Eventually I learned my lesson, and I never ran an ad campaign again without testing it first. The rule has held true in every business I’ve been a part of since. Many times I’ve found that things I thought were sure bets weren’t sure at all. When people are on a winning streak and think they’re right, they often feel the need to put their money where their mouths are. You see this in Vegas whenever someone lets it all ride on black, or some quiet employee loses thirty years of savings on a risky investment. This kind of risk taking is pure hubris. There’s always a way to test first, to gather information, to scope out competition, and generally to hedge the bet. Many of the most successful people in the business world seem to be big gamblers, but I promise you, they’re never making bets that aren’t well hedged.

A businessman has to know he’s fallible, that he’s a human being who can and will make mistakes. Only a humble man has the discipline to avoid disaster by cutting his losses when he realizes he made a mistake. And only a humble man will really abide, year after year, by the business world’s three most important rules: test, test, test.

Humility is also the key trait to possess if you want to inspire the people who work with you to put the full force of their hearts, souls, and creativity into your business.

When you realize that only a hair’s breadth separates society’s successes from its spectacular failures, and you see that being on top now in no way guarantees that you won’t find yourself at the bottom in the future, you will probably want to help people who are less fortunate. If the roles were reversed, you’d want them to do the same for you. The irony is that charitability, which comes from humility, can have an extremely beneficial impact on the bottom line.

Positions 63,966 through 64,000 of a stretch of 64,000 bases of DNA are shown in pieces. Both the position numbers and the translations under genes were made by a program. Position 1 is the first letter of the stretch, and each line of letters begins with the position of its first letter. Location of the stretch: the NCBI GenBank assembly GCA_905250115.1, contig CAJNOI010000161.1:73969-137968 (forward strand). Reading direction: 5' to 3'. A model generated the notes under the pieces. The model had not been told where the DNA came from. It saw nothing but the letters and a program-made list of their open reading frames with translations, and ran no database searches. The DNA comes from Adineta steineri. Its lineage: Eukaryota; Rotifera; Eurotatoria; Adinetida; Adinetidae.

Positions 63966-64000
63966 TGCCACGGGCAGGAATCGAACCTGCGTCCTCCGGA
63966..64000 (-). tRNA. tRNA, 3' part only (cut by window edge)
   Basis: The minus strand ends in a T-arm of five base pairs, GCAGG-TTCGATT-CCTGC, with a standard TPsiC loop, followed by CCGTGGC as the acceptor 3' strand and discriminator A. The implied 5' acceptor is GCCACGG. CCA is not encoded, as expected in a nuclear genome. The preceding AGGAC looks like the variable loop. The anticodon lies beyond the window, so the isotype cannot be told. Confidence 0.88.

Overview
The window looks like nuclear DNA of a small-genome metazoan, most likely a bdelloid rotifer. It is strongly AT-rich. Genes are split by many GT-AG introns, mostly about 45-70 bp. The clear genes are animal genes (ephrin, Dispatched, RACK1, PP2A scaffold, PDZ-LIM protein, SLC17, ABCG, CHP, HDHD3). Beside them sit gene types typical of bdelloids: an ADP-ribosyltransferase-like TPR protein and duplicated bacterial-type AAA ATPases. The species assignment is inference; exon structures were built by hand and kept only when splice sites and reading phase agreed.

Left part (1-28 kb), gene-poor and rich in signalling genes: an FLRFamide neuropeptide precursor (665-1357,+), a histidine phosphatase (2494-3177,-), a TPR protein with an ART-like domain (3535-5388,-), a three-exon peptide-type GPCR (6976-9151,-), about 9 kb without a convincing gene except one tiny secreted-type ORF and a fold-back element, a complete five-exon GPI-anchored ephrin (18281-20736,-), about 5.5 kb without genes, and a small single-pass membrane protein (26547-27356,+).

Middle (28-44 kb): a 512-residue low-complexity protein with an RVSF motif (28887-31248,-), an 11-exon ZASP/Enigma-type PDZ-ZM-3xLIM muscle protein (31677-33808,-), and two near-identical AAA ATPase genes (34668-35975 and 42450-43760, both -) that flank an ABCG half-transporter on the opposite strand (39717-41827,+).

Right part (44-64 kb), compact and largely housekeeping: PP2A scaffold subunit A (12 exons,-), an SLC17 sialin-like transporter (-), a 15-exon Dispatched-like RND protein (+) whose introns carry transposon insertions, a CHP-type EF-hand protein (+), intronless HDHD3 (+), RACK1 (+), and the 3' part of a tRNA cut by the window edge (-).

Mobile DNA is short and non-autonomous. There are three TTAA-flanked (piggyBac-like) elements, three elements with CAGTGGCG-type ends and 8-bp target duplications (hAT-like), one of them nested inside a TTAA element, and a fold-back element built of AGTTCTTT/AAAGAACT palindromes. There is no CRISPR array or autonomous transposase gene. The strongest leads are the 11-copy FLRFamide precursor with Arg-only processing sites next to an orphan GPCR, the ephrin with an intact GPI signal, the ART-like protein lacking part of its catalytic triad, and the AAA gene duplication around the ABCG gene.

I started to give a lot of my income to charity in high school. At just that time, I became interested in my Jewish roots and discovered that the Jewish sages advise a person to give away between ten and twenty percent of his after-tax earnings. Twenty percent is the maximum because giving away more could endanger a person’s financial stability, which would be bad for society as a whole. I therefore decided to try to give around twenty percent of my income to charity each year. It’s hard to begin to relate how rewarding this decision has been.